Carl Zimmer in Computational Biology:
I am a science writer, and my chief passion is biology. I spend time with biologists of all stripes—computational biologists, paleontologists, biochemists, ecologists, and all the rest. It is a marvelous privilege. But there are times, I must confess, when I feel like I am watching a blind fistfight.
One of the first bouts I witnessed took place in the late 1990s, when I was researching the origin of whales. Whales descend from terrestrial mammals, and made the transition to water between about 50 million and 40 million years ago. In the 1990s paleontologists began unearthing a series of spectacular fossils documenting that transition, including whales with full-blown legs. Functional morphologists joined forces to investigate the transition, studying swimming otters to understand how proto-whales might have moved through the water. I spent a lot of time with scientists such as these. They are naturalists. They have to know a lot of natural history. They have to memorize the details of many species, to understand how the physiology, behavior, morphology, and ecology of each animal add up into an integrated whole. Yet these naturalists also know that they only have a slippery grasp on all of that embodied complexity.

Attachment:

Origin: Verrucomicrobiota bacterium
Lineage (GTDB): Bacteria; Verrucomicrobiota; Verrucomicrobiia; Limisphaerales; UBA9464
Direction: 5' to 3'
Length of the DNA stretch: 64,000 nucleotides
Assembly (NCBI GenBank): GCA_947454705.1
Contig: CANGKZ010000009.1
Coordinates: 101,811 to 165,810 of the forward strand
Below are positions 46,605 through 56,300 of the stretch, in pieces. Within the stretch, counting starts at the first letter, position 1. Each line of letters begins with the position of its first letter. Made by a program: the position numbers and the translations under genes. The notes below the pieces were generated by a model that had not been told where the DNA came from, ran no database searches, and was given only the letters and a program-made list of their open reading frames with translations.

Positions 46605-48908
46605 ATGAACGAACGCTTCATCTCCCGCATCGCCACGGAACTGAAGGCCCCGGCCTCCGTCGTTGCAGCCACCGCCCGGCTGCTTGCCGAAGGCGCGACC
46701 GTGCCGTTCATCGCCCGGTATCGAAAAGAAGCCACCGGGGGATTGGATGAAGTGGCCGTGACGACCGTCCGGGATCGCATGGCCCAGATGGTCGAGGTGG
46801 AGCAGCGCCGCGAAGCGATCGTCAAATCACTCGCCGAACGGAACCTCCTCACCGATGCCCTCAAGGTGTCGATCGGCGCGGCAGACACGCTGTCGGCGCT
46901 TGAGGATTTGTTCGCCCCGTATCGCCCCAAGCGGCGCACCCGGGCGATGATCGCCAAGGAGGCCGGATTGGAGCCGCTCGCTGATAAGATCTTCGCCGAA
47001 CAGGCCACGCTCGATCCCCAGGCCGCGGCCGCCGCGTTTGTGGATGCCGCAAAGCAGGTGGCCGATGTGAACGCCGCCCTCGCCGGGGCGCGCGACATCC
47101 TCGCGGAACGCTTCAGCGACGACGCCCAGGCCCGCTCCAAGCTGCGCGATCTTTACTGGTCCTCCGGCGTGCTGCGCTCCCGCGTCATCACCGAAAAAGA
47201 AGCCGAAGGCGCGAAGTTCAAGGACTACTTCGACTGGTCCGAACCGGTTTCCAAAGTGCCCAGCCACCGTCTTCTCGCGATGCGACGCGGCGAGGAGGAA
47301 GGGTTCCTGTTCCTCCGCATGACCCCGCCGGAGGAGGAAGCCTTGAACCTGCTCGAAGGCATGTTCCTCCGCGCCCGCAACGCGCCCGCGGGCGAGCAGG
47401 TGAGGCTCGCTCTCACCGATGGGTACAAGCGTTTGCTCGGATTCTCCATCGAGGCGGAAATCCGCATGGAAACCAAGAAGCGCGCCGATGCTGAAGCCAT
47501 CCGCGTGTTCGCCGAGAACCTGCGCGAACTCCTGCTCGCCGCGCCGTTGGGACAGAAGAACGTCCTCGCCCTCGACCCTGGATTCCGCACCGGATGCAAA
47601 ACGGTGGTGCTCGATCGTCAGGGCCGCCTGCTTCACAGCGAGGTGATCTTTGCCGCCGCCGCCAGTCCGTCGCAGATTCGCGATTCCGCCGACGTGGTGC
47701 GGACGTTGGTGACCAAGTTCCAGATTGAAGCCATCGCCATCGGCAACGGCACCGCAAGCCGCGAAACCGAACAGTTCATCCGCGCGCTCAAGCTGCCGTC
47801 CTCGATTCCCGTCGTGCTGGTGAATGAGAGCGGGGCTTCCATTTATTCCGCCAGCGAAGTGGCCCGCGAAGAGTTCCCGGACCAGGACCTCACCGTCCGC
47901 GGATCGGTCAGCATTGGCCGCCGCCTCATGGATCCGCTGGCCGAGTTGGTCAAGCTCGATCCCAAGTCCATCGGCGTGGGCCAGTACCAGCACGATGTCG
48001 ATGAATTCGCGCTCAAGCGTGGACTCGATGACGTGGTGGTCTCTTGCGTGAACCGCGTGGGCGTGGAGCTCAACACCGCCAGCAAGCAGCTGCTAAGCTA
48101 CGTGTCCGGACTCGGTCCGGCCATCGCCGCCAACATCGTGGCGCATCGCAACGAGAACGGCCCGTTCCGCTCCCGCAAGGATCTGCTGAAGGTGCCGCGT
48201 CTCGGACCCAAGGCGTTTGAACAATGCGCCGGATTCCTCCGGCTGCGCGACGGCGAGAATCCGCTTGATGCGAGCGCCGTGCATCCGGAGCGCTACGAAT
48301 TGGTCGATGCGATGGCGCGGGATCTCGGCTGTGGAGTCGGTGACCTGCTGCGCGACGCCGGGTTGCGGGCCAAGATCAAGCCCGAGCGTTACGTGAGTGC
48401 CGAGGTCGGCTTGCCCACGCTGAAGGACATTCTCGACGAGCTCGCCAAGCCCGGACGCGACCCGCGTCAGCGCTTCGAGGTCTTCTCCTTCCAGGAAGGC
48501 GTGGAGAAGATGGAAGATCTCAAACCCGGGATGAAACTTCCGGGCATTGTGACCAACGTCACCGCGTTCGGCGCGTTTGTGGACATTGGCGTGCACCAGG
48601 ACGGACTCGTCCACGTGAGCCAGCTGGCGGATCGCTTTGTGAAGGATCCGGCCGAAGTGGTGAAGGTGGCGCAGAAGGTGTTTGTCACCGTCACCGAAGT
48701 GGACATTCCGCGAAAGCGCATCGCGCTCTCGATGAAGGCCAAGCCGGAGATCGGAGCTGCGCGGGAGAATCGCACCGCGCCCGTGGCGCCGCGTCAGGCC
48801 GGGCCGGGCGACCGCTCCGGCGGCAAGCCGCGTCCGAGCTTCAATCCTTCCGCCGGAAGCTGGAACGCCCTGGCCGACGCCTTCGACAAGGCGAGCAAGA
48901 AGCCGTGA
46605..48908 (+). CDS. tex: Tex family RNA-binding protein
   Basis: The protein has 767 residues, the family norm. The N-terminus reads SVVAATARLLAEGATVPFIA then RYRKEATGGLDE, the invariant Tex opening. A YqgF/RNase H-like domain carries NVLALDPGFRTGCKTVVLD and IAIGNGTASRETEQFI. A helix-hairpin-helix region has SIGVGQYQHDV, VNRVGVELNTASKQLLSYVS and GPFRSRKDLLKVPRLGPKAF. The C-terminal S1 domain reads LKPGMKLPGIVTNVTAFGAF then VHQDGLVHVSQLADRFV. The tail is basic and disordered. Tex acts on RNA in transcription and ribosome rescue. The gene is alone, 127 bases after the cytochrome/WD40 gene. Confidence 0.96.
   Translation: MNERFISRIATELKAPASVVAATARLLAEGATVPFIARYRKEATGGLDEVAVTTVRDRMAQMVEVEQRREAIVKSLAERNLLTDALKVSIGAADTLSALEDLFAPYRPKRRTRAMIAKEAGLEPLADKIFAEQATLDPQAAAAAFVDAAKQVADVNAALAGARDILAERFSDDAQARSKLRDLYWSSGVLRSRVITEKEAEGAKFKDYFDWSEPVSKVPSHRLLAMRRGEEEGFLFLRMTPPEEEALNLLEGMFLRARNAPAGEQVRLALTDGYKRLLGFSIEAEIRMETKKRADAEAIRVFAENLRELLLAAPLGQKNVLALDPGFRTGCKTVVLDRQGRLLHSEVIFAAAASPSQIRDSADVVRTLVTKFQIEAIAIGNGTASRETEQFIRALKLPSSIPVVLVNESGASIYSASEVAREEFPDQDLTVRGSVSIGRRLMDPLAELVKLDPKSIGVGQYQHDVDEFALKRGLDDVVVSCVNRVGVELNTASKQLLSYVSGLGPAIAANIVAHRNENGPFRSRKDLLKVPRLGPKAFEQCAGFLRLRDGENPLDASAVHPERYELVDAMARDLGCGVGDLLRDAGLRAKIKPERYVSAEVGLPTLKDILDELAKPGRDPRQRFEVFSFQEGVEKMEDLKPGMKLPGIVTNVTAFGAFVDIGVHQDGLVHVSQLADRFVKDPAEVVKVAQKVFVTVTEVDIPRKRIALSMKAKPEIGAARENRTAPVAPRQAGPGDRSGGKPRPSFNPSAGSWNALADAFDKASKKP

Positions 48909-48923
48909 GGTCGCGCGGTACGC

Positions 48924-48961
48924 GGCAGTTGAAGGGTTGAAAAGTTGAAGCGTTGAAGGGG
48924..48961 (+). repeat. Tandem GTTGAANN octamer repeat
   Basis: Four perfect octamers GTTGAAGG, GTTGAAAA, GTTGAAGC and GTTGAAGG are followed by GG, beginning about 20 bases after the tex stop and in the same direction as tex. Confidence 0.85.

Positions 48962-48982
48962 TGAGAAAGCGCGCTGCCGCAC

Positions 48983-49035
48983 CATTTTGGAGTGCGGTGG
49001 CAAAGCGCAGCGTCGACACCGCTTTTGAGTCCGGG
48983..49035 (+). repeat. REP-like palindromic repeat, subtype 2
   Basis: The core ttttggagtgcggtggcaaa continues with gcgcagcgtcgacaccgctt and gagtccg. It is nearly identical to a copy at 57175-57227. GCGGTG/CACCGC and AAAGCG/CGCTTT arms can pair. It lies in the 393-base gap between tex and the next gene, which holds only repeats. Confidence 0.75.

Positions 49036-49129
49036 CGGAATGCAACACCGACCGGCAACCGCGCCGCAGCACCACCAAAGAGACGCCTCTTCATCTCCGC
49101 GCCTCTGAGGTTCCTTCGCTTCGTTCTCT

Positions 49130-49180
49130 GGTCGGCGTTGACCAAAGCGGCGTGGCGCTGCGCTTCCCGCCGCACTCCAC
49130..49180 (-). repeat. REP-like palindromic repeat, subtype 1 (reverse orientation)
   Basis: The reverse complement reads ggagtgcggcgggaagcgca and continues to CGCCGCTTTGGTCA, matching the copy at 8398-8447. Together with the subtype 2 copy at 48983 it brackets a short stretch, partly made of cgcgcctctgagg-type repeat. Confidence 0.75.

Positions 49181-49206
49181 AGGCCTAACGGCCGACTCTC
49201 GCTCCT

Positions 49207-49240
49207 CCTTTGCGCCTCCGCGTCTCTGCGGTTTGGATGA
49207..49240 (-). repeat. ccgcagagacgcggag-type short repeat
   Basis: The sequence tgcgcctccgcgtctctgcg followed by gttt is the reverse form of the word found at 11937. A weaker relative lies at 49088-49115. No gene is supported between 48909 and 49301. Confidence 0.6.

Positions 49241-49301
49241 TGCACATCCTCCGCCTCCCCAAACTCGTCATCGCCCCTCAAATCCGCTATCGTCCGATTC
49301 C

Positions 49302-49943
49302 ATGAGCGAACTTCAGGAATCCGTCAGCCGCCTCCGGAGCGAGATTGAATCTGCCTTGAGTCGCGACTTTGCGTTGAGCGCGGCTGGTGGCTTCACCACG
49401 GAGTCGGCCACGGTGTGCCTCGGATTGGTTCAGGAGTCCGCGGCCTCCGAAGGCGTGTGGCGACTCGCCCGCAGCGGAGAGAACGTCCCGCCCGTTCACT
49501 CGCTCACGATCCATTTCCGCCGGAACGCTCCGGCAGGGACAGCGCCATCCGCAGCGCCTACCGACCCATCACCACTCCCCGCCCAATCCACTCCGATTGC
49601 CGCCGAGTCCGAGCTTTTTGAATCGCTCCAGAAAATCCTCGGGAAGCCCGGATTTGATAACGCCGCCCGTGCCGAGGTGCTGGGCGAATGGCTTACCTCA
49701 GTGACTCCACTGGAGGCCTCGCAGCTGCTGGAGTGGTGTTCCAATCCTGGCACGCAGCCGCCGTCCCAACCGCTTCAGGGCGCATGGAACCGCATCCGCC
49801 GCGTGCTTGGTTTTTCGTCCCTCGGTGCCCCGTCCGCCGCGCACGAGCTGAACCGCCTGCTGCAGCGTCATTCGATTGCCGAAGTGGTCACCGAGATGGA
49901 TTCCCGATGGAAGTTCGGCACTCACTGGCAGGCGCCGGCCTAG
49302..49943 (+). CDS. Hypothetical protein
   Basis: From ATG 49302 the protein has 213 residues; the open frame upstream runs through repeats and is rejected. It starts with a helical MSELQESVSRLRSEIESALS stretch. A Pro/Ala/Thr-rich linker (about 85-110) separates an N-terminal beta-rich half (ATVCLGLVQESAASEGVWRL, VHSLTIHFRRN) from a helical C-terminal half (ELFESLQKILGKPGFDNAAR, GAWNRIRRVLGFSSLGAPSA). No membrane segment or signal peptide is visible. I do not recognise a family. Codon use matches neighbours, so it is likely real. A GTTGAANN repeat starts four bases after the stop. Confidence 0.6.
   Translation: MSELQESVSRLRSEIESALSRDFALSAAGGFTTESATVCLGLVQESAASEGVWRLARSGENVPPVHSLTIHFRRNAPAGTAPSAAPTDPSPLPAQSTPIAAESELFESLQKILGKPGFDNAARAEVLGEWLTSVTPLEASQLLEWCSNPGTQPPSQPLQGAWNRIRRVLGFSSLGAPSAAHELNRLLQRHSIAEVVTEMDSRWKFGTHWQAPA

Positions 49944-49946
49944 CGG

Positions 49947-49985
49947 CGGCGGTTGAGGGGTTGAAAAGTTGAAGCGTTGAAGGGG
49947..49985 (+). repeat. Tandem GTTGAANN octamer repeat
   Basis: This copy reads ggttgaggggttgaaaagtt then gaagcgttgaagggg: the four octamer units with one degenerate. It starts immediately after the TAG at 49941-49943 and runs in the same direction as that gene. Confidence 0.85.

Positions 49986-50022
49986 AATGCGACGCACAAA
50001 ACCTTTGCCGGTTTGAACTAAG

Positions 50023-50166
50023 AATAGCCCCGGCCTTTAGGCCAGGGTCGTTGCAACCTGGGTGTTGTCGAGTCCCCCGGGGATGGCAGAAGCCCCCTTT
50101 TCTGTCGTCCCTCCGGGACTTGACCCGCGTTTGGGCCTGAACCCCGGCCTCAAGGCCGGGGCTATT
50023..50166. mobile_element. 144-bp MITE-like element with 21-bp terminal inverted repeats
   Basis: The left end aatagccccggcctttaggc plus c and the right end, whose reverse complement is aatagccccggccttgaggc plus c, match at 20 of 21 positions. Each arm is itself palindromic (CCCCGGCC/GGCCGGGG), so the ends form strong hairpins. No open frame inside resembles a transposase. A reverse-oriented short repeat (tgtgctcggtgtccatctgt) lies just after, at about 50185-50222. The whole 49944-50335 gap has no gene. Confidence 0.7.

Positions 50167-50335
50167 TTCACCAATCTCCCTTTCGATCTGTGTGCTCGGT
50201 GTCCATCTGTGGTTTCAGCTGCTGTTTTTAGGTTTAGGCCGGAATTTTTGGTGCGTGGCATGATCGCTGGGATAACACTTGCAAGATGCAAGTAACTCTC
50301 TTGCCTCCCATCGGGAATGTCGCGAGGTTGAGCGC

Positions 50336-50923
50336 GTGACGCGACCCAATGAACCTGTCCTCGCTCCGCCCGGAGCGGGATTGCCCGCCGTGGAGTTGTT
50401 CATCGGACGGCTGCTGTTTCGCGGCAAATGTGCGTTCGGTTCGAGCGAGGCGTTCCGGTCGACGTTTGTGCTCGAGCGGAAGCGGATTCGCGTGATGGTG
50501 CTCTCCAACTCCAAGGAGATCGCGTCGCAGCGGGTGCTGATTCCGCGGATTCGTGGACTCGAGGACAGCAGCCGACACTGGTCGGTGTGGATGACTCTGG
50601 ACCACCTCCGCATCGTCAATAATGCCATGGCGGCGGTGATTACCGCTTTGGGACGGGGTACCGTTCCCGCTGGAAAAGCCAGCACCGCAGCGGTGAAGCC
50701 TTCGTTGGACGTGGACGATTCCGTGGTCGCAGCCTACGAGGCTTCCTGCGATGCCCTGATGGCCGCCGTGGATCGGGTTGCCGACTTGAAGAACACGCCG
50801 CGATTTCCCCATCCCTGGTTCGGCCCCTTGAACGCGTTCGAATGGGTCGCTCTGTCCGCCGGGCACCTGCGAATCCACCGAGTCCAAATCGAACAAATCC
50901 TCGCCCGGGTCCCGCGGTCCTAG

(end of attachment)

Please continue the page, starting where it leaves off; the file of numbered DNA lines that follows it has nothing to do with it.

I put what I learned from those naturalists into my first book, At the Water’s Edge. As I was finishing up my manuscript, I began coming across papers in which scientists were taking a radically different approach to the question of whale origins: they were comparing the DNA of whales to that of other mammals.